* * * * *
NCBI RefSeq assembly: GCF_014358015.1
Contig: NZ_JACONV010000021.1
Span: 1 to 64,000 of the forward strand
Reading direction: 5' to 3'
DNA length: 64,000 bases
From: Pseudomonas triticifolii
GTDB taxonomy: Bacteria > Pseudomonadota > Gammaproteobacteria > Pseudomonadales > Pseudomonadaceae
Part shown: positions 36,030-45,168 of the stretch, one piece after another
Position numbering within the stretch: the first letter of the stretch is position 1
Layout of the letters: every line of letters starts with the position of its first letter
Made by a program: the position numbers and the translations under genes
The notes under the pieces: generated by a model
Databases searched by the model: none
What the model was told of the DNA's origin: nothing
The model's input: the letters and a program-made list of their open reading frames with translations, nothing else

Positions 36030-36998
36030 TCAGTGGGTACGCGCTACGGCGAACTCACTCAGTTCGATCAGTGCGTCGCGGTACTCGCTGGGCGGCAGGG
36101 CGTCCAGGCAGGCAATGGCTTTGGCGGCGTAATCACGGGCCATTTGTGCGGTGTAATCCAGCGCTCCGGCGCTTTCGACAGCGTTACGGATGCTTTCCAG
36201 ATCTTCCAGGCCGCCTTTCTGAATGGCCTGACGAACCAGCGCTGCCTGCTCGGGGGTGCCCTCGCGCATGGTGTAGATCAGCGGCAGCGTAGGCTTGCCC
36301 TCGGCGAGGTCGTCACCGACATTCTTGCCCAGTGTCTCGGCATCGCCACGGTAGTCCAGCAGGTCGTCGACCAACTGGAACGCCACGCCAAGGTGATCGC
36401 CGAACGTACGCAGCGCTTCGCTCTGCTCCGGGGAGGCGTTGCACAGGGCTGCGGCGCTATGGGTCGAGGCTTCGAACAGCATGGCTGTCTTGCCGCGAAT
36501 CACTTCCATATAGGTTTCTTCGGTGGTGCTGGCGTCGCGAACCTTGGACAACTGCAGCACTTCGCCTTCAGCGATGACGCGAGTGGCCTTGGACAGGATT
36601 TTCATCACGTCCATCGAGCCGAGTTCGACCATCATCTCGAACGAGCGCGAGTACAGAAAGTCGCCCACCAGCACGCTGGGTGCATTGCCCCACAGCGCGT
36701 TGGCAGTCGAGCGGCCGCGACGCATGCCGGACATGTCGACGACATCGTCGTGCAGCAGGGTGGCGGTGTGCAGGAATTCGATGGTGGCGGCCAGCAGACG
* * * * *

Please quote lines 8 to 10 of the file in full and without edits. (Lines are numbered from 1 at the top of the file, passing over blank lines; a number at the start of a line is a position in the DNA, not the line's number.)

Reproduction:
Part shown: positions 36,030-45,168 of the stretch, one piece after another
Position numbering within the stretch: the first letter of the stretch is position 1
Layout of the letters: every line of letters starts with the position of its first letter